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We are trying to decide between using crime per capita as a dependent variable in our model versus including population on the right hand side. The basic analysis is about crime's relationship with economic activity (business revenues, etc).

Our crime data is yearly, but our population data is decennial so the yearly numbers in between are interpolated. Since they are interpolated, I feel more comfortable using pop on the right hand side, since it is my understanding that interpolated data causes less bias when used as a control than when used as a dependent variable (mismeasurement in a dependent variable being more serious than in a control). If both are logged, shouldn't they be exactly the same anyway? (ln(crime/pop)=ln(crime)-ln(pop), so ln(pop) can be moved to the rhs).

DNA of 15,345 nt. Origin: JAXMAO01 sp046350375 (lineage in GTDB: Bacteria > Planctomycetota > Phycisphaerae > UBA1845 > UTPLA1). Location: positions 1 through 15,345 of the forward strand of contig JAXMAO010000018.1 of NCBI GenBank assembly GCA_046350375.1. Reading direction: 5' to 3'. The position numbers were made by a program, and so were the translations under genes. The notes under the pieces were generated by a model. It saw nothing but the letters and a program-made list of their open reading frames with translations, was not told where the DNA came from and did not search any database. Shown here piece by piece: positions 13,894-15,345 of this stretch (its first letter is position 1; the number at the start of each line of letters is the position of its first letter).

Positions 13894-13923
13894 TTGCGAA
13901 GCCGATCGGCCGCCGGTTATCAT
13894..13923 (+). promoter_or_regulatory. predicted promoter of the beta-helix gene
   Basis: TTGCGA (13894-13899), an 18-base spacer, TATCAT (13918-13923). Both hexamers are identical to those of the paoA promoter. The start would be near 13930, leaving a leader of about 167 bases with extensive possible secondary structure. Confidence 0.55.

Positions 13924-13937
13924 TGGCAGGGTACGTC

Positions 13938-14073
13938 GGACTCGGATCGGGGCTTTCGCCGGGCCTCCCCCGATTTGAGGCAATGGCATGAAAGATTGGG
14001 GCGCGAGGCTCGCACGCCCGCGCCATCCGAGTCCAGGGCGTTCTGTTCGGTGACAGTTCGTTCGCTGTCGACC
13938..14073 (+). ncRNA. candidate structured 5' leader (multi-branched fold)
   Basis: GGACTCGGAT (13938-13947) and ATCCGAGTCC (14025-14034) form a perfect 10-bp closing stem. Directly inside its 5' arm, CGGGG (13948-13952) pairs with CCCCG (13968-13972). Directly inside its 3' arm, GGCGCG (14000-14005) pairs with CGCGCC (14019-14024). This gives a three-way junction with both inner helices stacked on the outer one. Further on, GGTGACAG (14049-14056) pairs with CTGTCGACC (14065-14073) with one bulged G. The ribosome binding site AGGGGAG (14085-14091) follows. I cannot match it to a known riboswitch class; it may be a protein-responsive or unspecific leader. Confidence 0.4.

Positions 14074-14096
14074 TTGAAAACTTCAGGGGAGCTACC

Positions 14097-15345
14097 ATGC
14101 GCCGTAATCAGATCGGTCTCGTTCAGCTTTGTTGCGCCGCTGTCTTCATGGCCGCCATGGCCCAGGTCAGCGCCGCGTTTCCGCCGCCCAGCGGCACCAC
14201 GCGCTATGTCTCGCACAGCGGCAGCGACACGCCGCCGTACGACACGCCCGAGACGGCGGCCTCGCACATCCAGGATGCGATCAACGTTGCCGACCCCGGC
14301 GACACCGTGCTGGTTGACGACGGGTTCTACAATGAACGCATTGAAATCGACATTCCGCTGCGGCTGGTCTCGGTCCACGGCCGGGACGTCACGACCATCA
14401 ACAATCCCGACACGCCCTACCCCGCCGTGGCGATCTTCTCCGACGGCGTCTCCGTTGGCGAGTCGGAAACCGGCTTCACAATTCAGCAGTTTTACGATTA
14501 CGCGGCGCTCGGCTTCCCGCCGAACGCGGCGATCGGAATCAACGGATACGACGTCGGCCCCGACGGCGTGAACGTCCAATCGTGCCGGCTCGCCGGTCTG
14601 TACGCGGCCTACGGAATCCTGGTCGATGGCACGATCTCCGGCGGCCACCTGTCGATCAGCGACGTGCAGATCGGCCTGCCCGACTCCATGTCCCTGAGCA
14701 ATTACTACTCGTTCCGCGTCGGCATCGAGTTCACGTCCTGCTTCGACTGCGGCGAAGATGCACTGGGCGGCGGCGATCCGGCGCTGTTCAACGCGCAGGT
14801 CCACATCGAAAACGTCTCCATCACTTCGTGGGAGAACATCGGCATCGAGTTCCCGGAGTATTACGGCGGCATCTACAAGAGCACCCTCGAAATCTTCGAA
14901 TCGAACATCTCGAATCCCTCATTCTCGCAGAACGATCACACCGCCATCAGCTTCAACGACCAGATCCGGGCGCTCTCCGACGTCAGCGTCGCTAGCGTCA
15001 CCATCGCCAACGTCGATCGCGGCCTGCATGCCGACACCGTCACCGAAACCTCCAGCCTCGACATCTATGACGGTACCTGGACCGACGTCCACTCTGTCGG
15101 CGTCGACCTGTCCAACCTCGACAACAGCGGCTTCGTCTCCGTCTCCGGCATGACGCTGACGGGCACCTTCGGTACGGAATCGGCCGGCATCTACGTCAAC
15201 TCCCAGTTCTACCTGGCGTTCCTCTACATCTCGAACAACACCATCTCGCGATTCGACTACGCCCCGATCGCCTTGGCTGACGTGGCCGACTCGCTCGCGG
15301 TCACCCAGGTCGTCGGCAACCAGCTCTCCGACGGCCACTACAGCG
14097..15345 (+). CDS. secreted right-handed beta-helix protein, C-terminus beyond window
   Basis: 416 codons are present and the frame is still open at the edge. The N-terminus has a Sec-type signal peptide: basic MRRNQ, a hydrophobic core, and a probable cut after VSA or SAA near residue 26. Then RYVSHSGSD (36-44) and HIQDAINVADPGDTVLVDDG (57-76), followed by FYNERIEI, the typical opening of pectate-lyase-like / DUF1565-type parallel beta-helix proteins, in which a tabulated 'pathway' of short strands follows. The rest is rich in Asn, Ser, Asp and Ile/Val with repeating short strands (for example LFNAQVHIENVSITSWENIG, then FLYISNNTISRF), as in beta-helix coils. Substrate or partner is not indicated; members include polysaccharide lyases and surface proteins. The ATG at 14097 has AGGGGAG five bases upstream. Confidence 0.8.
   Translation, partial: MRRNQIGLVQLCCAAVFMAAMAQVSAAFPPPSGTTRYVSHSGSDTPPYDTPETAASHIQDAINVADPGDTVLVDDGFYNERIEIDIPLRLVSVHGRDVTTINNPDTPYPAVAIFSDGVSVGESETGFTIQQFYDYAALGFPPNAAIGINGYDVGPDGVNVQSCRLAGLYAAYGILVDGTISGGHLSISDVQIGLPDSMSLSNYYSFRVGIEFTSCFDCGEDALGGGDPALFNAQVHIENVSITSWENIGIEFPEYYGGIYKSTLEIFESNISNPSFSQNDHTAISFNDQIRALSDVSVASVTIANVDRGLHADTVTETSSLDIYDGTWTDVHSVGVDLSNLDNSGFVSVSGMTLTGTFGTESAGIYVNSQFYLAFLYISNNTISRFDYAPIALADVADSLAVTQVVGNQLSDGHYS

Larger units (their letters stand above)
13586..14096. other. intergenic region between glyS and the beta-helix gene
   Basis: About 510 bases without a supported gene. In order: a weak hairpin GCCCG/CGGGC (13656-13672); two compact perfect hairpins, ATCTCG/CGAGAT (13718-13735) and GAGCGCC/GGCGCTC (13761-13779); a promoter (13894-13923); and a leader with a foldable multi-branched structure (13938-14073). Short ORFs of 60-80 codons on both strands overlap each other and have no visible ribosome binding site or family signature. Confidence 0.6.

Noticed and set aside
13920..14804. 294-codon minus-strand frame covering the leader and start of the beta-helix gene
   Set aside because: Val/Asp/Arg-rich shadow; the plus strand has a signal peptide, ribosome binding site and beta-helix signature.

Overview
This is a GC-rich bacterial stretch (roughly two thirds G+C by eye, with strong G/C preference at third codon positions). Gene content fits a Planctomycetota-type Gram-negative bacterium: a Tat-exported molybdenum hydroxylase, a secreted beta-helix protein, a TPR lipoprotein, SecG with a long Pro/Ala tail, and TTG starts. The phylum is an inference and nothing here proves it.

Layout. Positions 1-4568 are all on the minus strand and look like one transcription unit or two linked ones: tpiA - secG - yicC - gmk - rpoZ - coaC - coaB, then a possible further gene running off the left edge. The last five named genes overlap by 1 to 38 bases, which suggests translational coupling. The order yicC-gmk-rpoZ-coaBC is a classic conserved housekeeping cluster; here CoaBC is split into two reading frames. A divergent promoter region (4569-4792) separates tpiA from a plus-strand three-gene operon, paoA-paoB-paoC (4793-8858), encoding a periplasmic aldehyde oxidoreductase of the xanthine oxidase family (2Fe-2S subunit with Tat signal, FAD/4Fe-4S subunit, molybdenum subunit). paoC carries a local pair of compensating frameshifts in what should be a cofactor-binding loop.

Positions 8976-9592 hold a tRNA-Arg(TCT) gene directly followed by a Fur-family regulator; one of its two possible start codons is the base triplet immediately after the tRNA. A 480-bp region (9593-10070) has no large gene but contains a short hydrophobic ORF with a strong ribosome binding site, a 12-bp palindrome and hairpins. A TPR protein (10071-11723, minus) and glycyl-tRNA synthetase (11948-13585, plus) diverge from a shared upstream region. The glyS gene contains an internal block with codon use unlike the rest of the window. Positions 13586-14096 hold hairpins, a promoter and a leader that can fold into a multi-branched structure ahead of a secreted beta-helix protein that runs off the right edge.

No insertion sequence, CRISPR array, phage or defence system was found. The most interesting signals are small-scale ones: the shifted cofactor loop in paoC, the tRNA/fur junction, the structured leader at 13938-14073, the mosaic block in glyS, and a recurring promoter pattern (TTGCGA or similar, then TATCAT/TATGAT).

The model is a fixed effects model with both year and geographic fixed effects. Also, population is just nighttime population (ie, people who live there), whereas our analysis is about daytime population (people who shop there, work there, etc). Any suggestions on which way to go?

Thanks in advance!

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  • $\begingroup$ I ran into the same issue. In my case, using the per capita version resulted in extremely skewed data which made the models misbehave. Using population size as a predictor gave much more sensible results. You can see the discussion here: openpsych.net/forum/showthread.php?tid=298 $\endgroup$ – Deleet Feb 25 '17 at 22:56

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